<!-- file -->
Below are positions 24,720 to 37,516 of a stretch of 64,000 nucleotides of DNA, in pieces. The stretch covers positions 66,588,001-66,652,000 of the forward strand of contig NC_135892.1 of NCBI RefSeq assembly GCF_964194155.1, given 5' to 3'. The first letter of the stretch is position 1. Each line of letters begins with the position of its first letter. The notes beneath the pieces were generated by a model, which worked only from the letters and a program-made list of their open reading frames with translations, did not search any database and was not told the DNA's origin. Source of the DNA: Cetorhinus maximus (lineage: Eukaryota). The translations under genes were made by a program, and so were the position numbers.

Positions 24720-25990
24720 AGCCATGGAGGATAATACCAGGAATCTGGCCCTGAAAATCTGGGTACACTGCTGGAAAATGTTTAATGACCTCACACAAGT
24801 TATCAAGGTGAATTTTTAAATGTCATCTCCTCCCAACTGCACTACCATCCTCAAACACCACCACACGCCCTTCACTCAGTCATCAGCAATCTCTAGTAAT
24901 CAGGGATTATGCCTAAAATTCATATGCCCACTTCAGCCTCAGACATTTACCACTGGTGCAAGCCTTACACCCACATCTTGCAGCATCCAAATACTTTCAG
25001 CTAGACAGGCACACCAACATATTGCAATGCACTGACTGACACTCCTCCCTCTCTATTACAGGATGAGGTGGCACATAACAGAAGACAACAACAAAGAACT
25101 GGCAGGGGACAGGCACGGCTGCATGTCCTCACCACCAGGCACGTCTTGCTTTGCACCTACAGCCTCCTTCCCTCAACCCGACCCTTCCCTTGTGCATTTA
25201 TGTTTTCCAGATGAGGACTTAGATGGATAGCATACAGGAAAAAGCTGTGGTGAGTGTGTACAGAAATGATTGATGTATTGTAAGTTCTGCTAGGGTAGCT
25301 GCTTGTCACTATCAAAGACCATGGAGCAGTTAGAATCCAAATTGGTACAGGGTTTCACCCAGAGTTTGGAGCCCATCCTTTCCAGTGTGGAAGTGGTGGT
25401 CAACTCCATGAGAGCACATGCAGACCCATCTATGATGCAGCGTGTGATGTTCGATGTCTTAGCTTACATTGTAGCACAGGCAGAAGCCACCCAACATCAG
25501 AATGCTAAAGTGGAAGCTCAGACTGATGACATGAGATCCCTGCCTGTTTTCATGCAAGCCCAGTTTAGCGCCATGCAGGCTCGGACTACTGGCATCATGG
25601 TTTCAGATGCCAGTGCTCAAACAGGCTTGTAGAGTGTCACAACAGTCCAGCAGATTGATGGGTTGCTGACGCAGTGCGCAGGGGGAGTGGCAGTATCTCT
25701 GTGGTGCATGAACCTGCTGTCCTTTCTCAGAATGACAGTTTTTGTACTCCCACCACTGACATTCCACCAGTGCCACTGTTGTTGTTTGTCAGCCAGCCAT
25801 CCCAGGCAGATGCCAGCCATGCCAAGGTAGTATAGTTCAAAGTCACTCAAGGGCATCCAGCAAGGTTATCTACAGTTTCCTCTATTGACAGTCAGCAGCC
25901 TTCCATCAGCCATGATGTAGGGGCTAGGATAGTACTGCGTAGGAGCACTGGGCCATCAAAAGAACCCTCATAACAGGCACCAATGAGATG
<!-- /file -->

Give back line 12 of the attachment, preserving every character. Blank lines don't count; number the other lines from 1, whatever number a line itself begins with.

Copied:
25601 TTTCAGATGCCAGTGCTCAAACAGGCTTGTAGAGTGTCACAACAGTCCAGCAGATTGATGGGTTGCTGACGCAGTGCGCAGGGGGAGTGGCAGTATCTCT